• 1/2 tsp. lemon juice
  • 1 tsp. Worcestershire sauce
  • ¼-tsp. Cayenne pepper
  • Salt and pepper to taste

Place the smoked fish in a medium bowl and add the milk. Cover and chill for 30 minutes to an hour. Stir in the cream cheese, onion, celery, parsley, relish, lemon juice, Worcestershire sauce, cayenne pepper, salt and pepper to taste. Cover and chill for 2 to 3 hours until flavors have blended. Serve as a spread on crackers, or on a thinly sliced baguette with finely chopped chives.

Last Updated: September 16, 2012
AAA Print

About Bill Washburn William "Bill" Washburn has a BA in advertising from the Art Center College of Design and has taught at the University of Southern California and Northrup University. Writing from a well-connected studio in the rural foothills of the west coast, he is a frequent speaker at local art associations and has published numerous articles discussing periods of art history and the fundamentals of drawing and painting. William is a master gardener who grows his own culinary herbs, organic heirloom vegetables and a variety of fruits. He writes frequently about his gardening experiences on his website Pioneer Dad. He is an accomplished advertising writer, fine art painter, and art director with more than 20 years' experience.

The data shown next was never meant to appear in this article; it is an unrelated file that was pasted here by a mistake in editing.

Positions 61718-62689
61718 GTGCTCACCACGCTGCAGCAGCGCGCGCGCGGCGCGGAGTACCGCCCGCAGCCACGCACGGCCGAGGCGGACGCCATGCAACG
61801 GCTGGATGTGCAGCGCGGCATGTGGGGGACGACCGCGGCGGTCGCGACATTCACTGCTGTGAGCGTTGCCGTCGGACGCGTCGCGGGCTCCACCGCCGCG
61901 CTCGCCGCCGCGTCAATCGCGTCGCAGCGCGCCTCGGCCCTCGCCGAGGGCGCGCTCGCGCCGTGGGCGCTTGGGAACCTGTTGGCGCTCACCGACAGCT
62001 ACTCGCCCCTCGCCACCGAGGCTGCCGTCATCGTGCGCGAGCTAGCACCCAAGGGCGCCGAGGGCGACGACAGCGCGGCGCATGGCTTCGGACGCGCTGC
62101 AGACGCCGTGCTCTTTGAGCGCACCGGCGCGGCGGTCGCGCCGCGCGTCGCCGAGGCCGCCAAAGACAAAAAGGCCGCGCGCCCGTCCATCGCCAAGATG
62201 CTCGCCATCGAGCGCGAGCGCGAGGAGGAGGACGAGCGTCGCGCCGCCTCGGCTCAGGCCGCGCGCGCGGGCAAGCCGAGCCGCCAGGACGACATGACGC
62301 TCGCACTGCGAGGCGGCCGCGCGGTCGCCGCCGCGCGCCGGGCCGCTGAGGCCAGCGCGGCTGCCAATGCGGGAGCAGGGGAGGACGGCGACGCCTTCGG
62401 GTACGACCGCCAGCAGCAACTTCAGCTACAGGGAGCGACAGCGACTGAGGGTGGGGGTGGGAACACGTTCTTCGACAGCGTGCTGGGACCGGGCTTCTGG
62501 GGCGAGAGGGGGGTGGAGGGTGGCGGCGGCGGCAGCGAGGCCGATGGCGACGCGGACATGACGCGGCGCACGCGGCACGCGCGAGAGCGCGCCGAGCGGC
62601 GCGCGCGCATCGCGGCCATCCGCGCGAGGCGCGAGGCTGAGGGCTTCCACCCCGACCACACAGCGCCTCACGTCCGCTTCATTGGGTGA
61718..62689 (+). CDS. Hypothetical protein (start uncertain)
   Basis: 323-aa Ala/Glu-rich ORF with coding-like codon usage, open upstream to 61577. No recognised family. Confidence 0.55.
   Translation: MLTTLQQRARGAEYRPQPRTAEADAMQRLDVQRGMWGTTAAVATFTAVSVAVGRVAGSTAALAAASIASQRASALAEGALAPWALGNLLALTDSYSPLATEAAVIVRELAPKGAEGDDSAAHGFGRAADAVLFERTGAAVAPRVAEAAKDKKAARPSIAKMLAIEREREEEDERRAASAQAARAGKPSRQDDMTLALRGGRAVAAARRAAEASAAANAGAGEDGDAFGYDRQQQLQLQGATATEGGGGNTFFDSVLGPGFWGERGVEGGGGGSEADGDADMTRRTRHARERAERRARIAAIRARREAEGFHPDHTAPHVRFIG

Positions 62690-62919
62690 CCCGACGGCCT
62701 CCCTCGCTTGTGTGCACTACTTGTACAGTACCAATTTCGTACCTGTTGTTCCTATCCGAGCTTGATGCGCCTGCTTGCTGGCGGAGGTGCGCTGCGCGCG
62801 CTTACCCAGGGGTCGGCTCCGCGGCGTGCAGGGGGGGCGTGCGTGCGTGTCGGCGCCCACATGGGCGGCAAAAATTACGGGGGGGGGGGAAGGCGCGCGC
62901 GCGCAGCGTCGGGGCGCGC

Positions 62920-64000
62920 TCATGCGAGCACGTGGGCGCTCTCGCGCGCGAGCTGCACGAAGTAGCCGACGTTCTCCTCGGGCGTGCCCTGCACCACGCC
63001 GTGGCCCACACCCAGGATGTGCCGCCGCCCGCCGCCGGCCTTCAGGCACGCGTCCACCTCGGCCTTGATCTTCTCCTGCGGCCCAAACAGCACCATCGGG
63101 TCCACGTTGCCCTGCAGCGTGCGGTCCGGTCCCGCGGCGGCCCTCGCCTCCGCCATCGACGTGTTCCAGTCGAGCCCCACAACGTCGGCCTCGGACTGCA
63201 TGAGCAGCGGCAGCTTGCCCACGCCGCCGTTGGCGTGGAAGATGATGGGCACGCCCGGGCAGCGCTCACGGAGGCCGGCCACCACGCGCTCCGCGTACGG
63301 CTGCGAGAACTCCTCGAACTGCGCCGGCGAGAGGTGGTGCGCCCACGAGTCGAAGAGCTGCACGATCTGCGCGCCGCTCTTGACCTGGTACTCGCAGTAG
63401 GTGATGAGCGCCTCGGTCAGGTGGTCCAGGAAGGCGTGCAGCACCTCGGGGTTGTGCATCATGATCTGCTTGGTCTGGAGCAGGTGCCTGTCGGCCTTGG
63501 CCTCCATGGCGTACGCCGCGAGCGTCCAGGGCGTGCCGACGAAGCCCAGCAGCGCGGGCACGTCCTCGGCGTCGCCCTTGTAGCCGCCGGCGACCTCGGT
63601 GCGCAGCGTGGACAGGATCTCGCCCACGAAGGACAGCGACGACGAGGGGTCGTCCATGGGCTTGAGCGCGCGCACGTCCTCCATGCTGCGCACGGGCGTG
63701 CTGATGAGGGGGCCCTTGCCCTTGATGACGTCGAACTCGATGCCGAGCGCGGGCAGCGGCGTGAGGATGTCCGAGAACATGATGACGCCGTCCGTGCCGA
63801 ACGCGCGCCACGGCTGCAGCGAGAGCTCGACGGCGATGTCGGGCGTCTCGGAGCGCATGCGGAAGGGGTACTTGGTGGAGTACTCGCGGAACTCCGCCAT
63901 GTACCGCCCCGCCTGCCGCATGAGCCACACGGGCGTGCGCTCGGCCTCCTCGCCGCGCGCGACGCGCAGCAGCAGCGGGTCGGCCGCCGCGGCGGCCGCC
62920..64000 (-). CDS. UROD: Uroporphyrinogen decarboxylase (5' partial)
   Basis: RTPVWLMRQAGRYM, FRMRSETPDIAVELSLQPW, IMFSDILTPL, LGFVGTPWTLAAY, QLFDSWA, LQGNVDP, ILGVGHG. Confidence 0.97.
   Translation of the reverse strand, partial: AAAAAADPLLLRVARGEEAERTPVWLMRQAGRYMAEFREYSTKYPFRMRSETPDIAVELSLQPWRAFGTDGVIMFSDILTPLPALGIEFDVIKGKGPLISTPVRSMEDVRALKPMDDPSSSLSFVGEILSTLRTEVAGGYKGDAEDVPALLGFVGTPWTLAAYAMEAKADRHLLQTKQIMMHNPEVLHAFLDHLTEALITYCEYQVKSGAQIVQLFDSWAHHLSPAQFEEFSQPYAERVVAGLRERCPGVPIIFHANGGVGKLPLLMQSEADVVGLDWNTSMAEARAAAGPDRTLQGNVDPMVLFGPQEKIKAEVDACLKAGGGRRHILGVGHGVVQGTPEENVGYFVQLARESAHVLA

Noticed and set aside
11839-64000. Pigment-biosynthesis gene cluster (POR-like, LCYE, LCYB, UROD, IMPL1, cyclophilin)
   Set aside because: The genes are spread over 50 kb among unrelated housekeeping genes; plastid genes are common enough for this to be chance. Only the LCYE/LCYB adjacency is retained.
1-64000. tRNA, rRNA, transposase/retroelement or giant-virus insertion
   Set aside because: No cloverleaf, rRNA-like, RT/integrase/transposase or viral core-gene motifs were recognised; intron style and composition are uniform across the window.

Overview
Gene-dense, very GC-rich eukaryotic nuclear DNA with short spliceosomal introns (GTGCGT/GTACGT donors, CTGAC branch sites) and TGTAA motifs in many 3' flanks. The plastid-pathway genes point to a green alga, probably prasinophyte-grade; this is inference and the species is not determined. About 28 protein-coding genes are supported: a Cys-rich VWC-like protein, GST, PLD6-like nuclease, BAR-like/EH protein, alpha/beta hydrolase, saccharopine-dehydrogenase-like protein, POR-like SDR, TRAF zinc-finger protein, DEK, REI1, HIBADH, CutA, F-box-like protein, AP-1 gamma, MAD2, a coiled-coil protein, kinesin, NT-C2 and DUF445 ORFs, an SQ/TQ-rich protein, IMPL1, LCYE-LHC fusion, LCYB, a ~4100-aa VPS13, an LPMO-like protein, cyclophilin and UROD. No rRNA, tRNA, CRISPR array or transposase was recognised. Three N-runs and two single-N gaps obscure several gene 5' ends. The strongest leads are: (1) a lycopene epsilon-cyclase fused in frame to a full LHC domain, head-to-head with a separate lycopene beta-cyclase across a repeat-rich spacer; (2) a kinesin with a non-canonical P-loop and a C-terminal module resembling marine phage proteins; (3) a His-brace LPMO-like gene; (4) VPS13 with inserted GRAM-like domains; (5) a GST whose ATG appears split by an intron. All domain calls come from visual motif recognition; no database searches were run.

Note: The information provided on this site may be provided by third parties. The owners and operators of this site do not guarantee the accuracy, completeness, and compliance of the content on this site. Such content is not and shall not be deemed tax, legal, financial, or other advice, and we encourage you to confirm the accuracy of the content. Use is at your own risk, and use of this site shall be deemed acceptance of the above.